Wombats Poop Cubes, Giants Are Impossible, And The Other Weirdest Things We Learned This Year

James Felton

James Felton

James Felton

James Felton

Senior Staff Writer

James is a published author with four pop-history and science books to his name. He specializes in history, strange science, and anything out of the ordinary.

Senior Staff Writer

Christmas Cover.

2021 has been a wild year for science. Image Credit: Masarik / Nadezda Murmakova / Greg Courville / Caleb Foster / Vladi333 / Shutterstock / Modified by IFLScience

2021 has been a wild year for science. From high school students discovering exoplanets to an actual helicopter flying on actual Mars, there have been some pretty major discoveries and achievements. 

And then, there were some weird ones.


This eBook will recap the weirder stuff you may have missed while watching billionaires race for space, in what turned out to be an insane year for science, plus a few of the most out-there facts we learned during this strange old year.




Weird new things


Wombats poop perfect cubes, and we finally know why


Here's something that would be distressing to wombats, were they ever to develop the brain capacity to really think it through: they are the only species that poop near-perfect cubes.

It's long been thought that the dice-shaped poops help wombats mark their territory, by making them less likely to roll away down steep hillsides around their habitat.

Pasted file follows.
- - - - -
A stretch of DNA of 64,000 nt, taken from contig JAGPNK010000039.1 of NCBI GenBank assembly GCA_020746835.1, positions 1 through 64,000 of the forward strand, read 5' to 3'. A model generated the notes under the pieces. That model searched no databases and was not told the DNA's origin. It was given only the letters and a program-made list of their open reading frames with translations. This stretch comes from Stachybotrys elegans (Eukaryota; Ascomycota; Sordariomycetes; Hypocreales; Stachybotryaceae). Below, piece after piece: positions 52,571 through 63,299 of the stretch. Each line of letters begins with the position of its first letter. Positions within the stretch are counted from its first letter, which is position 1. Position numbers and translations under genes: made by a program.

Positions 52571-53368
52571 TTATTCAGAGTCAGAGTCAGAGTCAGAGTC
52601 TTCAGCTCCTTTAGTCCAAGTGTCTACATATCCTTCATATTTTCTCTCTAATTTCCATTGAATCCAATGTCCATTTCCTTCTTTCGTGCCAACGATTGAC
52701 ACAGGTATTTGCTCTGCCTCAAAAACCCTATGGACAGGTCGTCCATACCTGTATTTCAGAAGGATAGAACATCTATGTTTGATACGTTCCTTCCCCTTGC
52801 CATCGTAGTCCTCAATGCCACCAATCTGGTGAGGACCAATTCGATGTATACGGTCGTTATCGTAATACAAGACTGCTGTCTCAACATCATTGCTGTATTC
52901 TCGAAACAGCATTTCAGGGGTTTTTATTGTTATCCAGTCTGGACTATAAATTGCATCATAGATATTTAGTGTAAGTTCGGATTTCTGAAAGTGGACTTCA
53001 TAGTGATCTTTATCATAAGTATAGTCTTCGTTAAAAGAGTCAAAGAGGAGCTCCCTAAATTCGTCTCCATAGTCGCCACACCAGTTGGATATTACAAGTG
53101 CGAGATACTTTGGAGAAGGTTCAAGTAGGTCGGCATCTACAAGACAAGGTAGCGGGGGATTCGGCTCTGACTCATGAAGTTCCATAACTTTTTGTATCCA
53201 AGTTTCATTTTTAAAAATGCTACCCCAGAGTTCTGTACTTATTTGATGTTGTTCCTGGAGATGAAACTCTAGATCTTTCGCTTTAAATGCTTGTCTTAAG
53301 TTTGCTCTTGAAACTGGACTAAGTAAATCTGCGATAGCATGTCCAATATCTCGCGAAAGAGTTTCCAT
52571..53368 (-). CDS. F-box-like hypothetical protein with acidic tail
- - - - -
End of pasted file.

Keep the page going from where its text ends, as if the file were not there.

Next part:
However, a study published in January unveiled the secrets of wombat turds. The semi-liquid fecal matter is solidified within the last 8 percent of the intestine thanks to alternating rigid and flexible sections of the intestine wall. 

The researchers behind the study think that this poop-molding process could inspire new ways to manufacture non-poop-comprised cubes in an industrial setting.



The average human is fatter than an elephant

A study fed captive Asian elephants bread soaked in heavy water, containing an isotope of hydrogen called deuterium to use as a tracer. They then collected blood samples from the elephants, and by subtracting the amount of the water in their blood from their total body weight, they were able to figure out fat levels. On average, males’ fat was between 8.5 and 10 percent, with females carrying even less weight. 

Average, healthy humans have between 6 and 30 percent body fat. You are likely fatter than an elephant.



When cannabis is legalized, cookie and ice-cream sales go up

Yes, this may seem obvious, but we now have real-world, large-scale data proof of the munchies. 

The researchers took retail scanner data on purchases of high-calorie food, using differences in the timing of the introduction of recreational cannabis use laws across different states in the US in order to measure the effects of legalization on sales. 


"In [Recreational Marijuana Legalization] RML states monthly sales of junk food increased by 3.2 percent and 4.5 percent when measured by volume,"  the team wrote in their study. "Specifically, in counties located in RML states, monthly sales of high-calorie food increased by 3.1 percent for ice cream, 4.1 for cookies, and 5.3 percent for chips."


Weird thing we learned


Giant humans can never exist